Some of the best ways to network are at social functions sponsored by some of the different chapters of the bar associations. I’ve always found it to be a great way to meet other attorneys and judges. When I was first starting out, I joined the Young Lawyers Section (YLS) of the Delaware Bar. This was a great experience because I had the opportunity to meet a lot of young attorneys in the area who were just starting out in their careers – many with whom I became friends. Another organization I joined when I was new to the legal community was the Women and the Law Section of the Delaware Bar. I really enjoyed attending their events and getting to meet a lot of female colleagues and judges. In a fairly male-dominated profession, it was a great experience to be able to go to events with just women and be able to talk about some of the struggles you encounter working in an industry that has, historically, been run by men.
Do you have a mentor – if so, how did you choose one another? If not, is this something you think would benefit your career and is there anyone you would like to have as a mentor?
Yes, my mentor is an attorney I used to work with at my first job. He has a few more years of experience than I do, and when we worked together, he always took the time to help me any time I needed something. Even after changing firms and moving from Delaware to New York City, I still reach out to him if I have a particular question or issue because I know that he has and has always had my best interest and will always give me clear professional advice.
What have you learned from your mentor? What do you hope to learn?
In addition to learning a lot with respect to the law, I’ve learned negotiating skills and also how to deal with certain issues regarding clients. Most importantly, I would say, is that I have learned to trust my instincts and my gut and to have confidence in myself. To me, that is the most important part of being an attorney. And, if I ever need reassurance, my mentor will always provide that for me.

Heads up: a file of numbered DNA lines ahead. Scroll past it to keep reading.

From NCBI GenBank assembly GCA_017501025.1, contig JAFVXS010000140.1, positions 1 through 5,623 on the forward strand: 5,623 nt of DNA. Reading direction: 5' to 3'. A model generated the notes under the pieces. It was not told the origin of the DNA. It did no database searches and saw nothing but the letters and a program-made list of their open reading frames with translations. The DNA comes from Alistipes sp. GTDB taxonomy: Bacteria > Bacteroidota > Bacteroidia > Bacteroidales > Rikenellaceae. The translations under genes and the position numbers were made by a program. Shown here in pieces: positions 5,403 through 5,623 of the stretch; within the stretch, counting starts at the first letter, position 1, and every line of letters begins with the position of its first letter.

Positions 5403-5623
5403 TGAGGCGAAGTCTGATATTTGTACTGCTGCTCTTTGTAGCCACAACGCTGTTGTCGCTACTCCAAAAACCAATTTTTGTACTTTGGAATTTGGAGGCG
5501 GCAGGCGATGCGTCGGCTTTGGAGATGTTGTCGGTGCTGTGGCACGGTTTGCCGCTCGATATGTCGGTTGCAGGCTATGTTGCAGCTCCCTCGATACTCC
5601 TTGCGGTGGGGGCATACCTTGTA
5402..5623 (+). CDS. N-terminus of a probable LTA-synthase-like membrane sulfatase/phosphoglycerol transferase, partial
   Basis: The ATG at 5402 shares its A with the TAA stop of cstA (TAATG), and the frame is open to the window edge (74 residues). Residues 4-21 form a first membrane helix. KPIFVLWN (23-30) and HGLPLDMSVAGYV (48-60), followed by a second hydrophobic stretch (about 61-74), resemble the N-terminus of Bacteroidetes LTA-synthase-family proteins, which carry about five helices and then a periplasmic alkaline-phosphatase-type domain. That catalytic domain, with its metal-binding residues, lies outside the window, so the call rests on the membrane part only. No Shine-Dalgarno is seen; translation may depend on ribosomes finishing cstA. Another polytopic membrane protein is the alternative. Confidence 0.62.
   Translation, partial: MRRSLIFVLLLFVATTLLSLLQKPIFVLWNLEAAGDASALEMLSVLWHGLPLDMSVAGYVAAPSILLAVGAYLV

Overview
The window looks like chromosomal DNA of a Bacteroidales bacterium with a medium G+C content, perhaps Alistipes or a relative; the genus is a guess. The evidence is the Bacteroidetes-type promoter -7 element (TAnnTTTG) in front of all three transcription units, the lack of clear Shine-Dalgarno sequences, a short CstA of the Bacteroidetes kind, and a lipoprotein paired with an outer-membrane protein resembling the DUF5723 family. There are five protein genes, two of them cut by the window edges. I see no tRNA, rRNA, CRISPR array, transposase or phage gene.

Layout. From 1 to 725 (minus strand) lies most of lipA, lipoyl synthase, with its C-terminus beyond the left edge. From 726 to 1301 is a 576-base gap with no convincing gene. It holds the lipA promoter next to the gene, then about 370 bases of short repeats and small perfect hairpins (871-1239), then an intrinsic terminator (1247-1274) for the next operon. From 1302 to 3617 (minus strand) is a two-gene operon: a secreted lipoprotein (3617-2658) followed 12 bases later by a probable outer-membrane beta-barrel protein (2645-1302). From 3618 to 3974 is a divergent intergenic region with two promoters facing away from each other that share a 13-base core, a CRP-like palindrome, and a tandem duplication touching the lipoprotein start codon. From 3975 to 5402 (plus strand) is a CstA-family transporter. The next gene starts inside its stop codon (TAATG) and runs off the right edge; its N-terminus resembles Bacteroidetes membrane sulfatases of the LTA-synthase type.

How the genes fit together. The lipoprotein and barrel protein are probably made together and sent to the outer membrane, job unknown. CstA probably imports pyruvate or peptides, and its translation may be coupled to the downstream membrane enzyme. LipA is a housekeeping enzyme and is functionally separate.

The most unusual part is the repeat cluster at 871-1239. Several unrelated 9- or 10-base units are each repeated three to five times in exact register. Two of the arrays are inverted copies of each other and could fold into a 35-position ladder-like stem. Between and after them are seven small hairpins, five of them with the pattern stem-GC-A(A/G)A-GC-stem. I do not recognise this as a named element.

What’s been the most surprising thing that has happened to you so far in your career?
The most surprising thing that happened to me was when I decided to take the New York Bar Exam with the hopes of moving to New York City. At the time, I was very comfortable where I was and really making a name for myself within the Delaware legal industry, but I had always wanted to live in New York City and knew that if I did not pursue this dream, then I would always regret it. So, I took the New York Bar, passed, and then moved to Manhattan. It was a huge change. Not only was I living somewhere else, but I was working at a new firm and adjusting to my new life while I was dealing with learning and getting accustomed to the law and practices of an entirely different state/jurisdiction. At that time, I had only ever practiced law in Delaware, and learning all new laws and rules of civil procedure was extremely challenging. But eventually, I was able to overcome that hurdle.
What do you do for fun/relaxation?
In addition to working in Manhattan, I also live there. I enjoy walking around the city and visiting Central Park. One of my favorite things to do is explore NYC restaurants. I like to try as many restaurants as I can since there are so many to choose from. I also really enjoy cooking at home. My father’s side of the family is Italian, and he taught me how to make things like homemade sauce and meatballs, and dishes like manicotti and lasagna. I also enjoy exercising, and I’d be lying if I didn’t say that I love to shop – especially when there’s a good sale.
Any parting advice for someone who would like to follow in your footsteps?
Being an attorney is hard work. Just getting there takes years and a lot of hard work and determination. And then, once you become an attorney, it takes years to grow and learn. I have been doing this for over 10 years, and I am learning new things every day. As far as the specific type of law that I do, personal injury law does not always get the best reputation. And those who don’t do it will never understand what it takes to be a personal injury lawyer. It’s a very interesting field of law, and it can be very enjoyable and rewarding if you like it. I was lucky enough that I ended up loving the first job I got out of law school and have never done anything differently. I love what I do, and it’s the reason I am still doing it today.
What’s the best way for the readers of WE Magazine for Women to connect with you?